Gay Marriage Is A Civil Right, Not A Civil Privilege
“Here’s the thing about rights. They’re not supposed to be voted on. That’s why they’re called rights.”
“What people do in their own homes is their business and you can choose to love whoever you love.That’s their business. It is no different than discriminating against blacks. It’s discrimination plain and simple.”
“I think President Obama is this generation’s Martin Luther Queen.”
There has been a lot of buzz in the media lately about gay marriage and civil rights. I never put too much thought into the subject because I always assumed that I would never get married. I always thought: “Where am I going to find a guy that is willing to deal with the difficulties that come along with being me? Binge drinking, sleeping late, and long vacations take their toll on a relationship.” The more I think about it though, the more it becomes apparent that laws against gay marriage say a lot more than: “You aren’t allowed to fall in love with some schmuck, then marry them, then get bored but realize too late that you have impregnated the sum-bitch, so you spend the rest of your 18 year marriage cheating indiscriminately on the side,” (at least that is the straight definition of marriage from what I understand). It says that we aren’t real people because we don’t deserve the same rights afforded other Americans.
I never really got that until now.
When I was growing up, being gay in the South meant something entirely different. You didn’t see gay people when you went out and about. You knew they existed, and they were tolerated, but you didn’t think of them as normal people. To this day, when I go back to my hometown with a boyfriend in tow, I find myself nervous about PDA and I shy away from wearing the clothes I normally wear (my sister murders me with her skinny jeans jokes). Does this make me a coward? Maybe. Acting and dressing a certain way became a method of self-preservation for me in the South, and old habits die hard.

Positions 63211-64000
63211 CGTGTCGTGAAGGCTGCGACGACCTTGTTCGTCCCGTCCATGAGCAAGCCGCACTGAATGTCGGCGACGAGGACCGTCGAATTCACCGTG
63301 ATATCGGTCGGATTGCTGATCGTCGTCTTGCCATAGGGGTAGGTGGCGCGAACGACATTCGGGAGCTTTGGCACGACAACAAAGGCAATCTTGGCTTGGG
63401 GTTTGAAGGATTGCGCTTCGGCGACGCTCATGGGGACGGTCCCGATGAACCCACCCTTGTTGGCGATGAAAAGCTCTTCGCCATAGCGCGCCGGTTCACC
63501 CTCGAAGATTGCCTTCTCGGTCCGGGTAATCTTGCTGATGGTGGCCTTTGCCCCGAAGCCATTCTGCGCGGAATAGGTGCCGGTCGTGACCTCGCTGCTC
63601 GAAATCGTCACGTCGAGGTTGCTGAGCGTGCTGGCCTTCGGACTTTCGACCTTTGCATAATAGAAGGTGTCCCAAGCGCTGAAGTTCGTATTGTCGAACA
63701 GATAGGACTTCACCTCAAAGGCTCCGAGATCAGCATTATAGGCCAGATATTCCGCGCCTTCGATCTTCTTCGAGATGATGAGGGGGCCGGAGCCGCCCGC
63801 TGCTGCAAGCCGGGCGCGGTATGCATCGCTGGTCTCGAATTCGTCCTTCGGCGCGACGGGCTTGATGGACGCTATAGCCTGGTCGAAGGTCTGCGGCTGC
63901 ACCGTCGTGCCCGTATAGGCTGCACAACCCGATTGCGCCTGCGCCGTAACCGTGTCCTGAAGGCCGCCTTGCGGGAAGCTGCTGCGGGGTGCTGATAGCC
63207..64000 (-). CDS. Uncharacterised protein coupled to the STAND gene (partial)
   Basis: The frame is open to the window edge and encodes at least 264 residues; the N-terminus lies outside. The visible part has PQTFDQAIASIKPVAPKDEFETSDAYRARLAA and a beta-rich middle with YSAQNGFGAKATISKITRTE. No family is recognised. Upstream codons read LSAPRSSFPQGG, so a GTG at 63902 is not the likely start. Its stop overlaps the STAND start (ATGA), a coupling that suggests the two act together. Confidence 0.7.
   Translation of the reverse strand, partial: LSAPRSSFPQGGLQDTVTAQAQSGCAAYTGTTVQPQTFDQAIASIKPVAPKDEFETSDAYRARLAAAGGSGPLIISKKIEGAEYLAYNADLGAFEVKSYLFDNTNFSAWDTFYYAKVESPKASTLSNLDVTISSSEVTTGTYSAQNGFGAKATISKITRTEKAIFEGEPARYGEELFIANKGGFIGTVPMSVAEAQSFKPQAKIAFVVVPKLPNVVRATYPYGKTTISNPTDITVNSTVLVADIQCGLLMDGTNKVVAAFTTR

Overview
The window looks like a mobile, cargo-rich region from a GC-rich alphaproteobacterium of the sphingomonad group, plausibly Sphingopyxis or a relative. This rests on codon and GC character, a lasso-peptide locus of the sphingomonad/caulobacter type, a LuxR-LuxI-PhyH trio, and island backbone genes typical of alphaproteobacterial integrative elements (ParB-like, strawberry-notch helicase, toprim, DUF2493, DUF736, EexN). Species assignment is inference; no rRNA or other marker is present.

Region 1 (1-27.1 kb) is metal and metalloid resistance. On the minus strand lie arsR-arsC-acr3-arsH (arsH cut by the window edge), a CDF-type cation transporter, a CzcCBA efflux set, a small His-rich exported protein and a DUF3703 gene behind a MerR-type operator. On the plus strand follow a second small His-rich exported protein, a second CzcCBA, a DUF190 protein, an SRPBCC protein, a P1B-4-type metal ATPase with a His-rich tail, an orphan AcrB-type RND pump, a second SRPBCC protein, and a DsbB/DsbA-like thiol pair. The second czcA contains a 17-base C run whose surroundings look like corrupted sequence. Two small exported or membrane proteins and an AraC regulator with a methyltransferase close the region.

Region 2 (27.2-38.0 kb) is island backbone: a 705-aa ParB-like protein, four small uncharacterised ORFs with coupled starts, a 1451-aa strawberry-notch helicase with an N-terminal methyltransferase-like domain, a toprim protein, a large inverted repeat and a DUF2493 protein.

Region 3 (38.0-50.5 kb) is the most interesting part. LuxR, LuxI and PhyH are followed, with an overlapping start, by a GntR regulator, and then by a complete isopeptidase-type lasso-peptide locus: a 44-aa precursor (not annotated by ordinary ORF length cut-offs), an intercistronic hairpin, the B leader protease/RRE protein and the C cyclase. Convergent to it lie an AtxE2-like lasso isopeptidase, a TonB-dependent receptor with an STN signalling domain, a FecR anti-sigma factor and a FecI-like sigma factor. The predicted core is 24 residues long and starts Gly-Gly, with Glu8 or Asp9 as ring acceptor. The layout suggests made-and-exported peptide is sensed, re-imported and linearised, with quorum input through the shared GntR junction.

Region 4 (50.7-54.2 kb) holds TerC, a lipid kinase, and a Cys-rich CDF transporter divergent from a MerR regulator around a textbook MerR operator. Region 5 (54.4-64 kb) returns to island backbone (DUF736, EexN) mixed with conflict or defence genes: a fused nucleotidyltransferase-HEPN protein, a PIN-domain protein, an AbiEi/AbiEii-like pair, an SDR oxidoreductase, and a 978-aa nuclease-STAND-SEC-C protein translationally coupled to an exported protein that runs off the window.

What I have gained from living in New York for 5 years is that being gay isn’t an affliction on me. It isn’t something to be ashamed of, or to hide. In my 29 years on Earth I have accomplished the majority of my goals, the most important of which was to build a super-strong support system of friends (some gay, straight, and ugh-even lesbian) that remind me every day that there is only one person I can possibly be.
Clothes, mannerisms, and actions don’t matter. In essence we are all just humans, and we all deserve the right to take life by the balls and live it our own way. If that means marriage to you, great–because it is only a matter of time before gays are allowed the right to marry.
If you really step outside and look at it, denying a civil right to any human being, whether white or black, gay or straight, skinny or Christina Aguilera is ludicrous, discriminatory, and openly in contradiction to the notion of free.
Although, I guess we have been getting it wrong from the beginning. Just ask any Native American. Isn’t it about time we lived up to the expectations upon which this country was founded?